contract was taken out on Newton’s life. This story, however,                                 
was never proven. It is suggested that such mutual paranoia between the long-time               
friends and party co-founders, Seale and Newton, was created by J. Edgar Hoover                 
and the FBI. The FBI sent what became known as the "brown" letters — fabricated               
letters (often bearing death threats) seemingly written by Panthers.                             
The ensuing fear triggered sharp declines in membership, and the eventual                       
failure of the Party.                                                                           
In 1974, several charges were filed against Newton, and he was also accused of                   
murdering a 17-year-old prostitute, Kathleen Smith. Newton failed to make his                   
court appearance. His bail was revoked, a bench warrant was issued, and Newton's                 
name was added to the Federal Bureau of Investigation's 'most wanted' list.                     
Newton had jumped bail and escaped to Cuba, where he spent three years in exile.                 
He returned home in 1977 to face murder charges because, he said, the climate in                 
the United States had changed, and he believed he could get a fair trial.                       
Because the evidence was largely circumstantial and not solid beyond hearsay,                   
Newton was acquitted of Smith's murder after two trials were deadlocked.                         
Newton earned a bachelor's degree from University of California, Santa Cruz in                   
1974. He was enrolled as a graduate student in History of Consciousness at UC                   
Santa Cruz in 1978, when he arranged (while in prison) to take a reading course                 
from famed evolutionary biologist Robert Trivers. He and Trivers became close                   
friends. Trivers and Newton published an influential analysis of the role of                     
flight crew self-deception in the crash of Air Florida Flight 90. Later,                         
Newton's widow, Frederika Newton, would discuss her husband's often-ignored                     
academic leanings on C-SPAN's "American Perspectives" program on February 18,                   
2006, mentioning that Newton earned a Ph.D. from UC Santa Cruz in 1980. His                     
doctoral dissertation was entitled "War Against The Panthers: A Study Of                         
Repression In America."                                                                         
In 1985, Newton was charged with embezzling state and federal funds from the                     
Black Panthers' community education and nutrition programs. He was convicted in                 
1989. It was later rumored that Newton had embezzled the money to support an                     
alcohol and drug addiction. He volunteered for alcohol/drug treatment at Alta                   
Bates' treatment center in Berkeley and was successfully completing treatment                   
when San Francisco Chronicle columnist, Herb Caen, made Doctor Newton's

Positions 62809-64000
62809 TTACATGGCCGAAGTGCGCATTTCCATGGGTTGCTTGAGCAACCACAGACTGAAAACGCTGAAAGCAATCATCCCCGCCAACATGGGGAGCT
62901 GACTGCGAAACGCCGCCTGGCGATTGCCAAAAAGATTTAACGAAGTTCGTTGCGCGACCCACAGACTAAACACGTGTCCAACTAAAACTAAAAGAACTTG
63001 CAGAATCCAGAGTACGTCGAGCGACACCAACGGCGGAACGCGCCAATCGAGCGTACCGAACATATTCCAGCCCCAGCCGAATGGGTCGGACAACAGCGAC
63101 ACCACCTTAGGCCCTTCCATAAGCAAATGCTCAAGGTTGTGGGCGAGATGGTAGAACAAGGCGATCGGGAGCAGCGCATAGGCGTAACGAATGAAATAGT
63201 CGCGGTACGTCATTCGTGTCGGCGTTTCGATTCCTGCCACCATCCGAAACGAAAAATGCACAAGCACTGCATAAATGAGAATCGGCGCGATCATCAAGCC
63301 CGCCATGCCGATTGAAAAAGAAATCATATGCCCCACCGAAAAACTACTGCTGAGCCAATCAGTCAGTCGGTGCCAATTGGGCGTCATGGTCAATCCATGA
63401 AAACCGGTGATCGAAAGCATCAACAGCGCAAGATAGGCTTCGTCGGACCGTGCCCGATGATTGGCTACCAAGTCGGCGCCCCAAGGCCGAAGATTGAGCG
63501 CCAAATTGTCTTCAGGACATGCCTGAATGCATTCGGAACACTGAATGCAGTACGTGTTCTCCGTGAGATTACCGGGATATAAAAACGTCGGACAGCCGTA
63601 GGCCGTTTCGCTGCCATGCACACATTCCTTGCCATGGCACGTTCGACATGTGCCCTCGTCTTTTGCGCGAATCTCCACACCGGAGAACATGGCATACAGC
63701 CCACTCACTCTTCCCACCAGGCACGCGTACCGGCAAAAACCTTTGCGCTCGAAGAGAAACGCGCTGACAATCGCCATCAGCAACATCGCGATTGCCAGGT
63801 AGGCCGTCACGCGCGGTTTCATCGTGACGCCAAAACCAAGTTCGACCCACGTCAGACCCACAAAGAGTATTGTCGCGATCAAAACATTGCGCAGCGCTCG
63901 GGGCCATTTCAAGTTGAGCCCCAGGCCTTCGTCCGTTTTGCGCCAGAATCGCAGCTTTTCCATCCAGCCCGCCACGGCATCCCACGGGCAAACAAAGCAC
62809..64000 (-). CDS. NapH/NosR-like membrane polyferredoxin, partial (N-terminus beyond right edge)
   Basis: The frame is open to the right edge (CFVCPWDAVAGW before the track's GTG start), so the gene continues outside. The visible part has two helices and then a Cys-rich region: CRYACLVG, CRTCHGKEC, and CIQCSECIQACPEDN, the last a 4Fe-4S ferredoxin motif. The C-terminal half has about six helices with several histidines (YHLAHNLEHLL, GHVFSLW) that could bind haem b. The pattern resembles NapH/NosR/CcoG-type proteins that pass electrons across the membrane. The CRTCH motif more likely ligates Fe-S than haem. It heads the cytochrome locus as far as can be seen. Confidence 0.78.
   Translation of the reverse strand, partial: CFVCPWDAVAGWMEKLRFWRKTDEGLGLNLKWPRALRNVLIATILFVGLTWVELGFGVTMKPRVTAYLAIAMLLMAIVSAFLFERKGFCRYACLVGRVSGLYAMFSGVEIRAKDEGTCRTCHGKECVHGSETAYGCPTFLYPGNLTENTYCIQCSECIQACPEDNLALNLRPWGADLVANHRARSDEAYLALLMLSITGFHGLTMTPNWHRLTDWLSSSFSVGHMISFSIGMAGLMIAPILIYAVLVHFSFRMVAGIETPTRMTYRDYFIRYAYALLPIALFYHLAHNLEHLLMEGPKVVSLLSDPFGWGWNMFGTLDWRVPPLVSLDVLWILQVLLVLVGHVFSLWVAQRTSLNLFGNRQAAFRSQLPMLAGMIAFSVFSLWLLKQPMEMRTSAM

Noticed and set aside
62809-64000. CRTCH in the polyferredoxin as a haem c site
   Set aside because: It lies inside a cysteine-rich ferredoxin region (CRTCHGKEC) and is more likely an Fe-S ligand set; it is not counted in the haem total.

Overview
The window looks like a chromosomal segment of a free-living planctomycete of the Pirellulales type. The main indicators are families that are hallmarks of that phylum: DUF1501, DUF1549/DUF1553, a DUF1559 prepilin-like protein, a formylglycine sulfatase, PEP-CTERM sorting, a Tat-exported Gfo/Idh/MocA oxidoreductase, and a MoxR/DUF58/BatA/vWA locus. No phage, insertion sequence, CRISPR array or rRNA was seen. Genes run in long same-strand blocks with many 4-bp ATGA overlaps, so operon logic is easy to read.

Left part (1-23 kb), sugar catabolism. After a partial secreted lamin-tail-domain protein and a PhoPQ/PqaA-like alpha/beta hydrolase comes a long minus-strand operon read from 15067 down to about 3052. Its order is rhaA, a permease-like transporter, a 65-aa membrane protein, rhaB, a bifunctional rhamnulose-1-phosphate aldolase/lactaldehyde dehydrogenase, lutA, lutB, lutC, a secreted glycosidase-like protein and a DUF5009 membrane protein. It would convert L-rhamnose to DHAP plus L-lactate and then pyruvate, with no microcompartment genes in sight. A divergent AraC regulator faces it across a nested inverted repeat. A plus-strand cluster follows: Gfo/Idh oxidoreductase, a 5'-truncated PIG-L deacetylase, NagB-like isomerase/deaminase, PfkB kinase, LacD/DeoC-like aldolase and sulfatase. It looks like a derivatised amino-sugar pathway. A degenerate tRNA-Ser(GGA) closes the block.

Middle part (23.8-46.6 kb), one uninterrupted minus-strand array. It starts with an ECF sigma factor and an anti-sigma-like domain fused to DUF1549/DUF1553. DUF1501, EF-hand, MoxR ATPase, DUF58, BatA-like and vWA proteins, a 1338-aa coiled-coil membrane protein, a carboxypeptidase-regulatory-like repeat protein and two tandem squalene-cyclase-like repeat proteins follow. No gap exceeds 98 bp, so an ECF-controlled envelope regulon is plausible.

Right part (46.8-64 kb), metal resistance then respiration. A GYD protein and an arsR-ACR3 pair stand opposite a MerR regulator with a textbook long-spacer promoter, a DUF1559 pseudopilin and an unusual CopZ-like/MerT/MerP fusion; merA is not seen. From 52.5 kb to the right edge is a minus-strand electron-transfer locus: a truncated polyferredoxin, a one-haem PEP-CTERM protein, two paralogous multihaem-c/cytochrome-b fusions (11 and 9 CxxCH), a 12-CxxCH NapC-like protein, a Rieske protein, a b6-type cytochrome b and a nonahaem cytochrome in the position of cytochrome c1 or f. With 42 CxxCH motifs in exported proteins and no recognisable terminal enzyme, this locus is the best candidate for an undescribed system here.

circumstances public. Under a barrage of news coverage, Newton left Alta Bates                   
On August 22, 1989, Newton was shot and killed in the Acorn Projects                             
neighborhood in Oakland by 24-year-old Tyrone Robinson, who was convicted of the                 
murder in August of 1991 and sentenced to 32 years for the crime. Official                       
accounts claimed that the killer was a known drug dealer in Oakland.                             
It is reported that Dr. Newton and Mr. Robinson, who had known each other for                   
two years, argued over a cocaine deal and that Mr. Robinson then shot the 47-year-old           
former leader of the Black Panthers.                                                             
Mr. Robinson contended that Dr. Newton pulled a gun when the two met at a street                 
corner in the drug-torn neighborhood, Sergeant Mercado said, but investigators                   
said they found no evidence Dr. Newton had been armed.                                           
The killing occurred in a neighborhood where Dr. Newton, as minister of defense                 
for the Black Panthers, once tried to set up social programs to help destitute                   
The police said Mr. Robinson told them he refused to sell Dr. Newton drugs and                   
that the two argued for about a minute. Investigators believe that Dr. Newton                   
stole drugs from the gang. In 2004 the Foundation sought to trademark the                       
two phrases.                                                                                     
Dead Prez mention Huey P. Newton in at least three songs. In the song entitled "Propaganda"     
off their album Let's get free they rap "I don't believe Bob Marley died from                   
cancer/Thirty-one years ago I would've been a Panther/They killed Huey because                   
they knew he had the answer/The views that you see in the news is propaganda."                   
In the song "Police State" they rap "I'll take a slug for the cause like Huey P.                 
/ while all you fake niggaz try to copy Master P". "Big up Huey P." is heard in                 
the song "It was written". Further, in the Dead Prez remake of the Notorious B.I.G.             
hit "Juicy" they rap "Malcolm X and Huey P, who I wanna be". They also reference                 
Huey in "We Want Freedom" saying "We need more than MCs/ We need Hueys and                       
revolutionaries/ The niggas on the street today/ It's kind of scary."                           
Richard Pryor asked Huey P. Newton who was present at one of his shows to stand                 
up, at which point the audience applauded.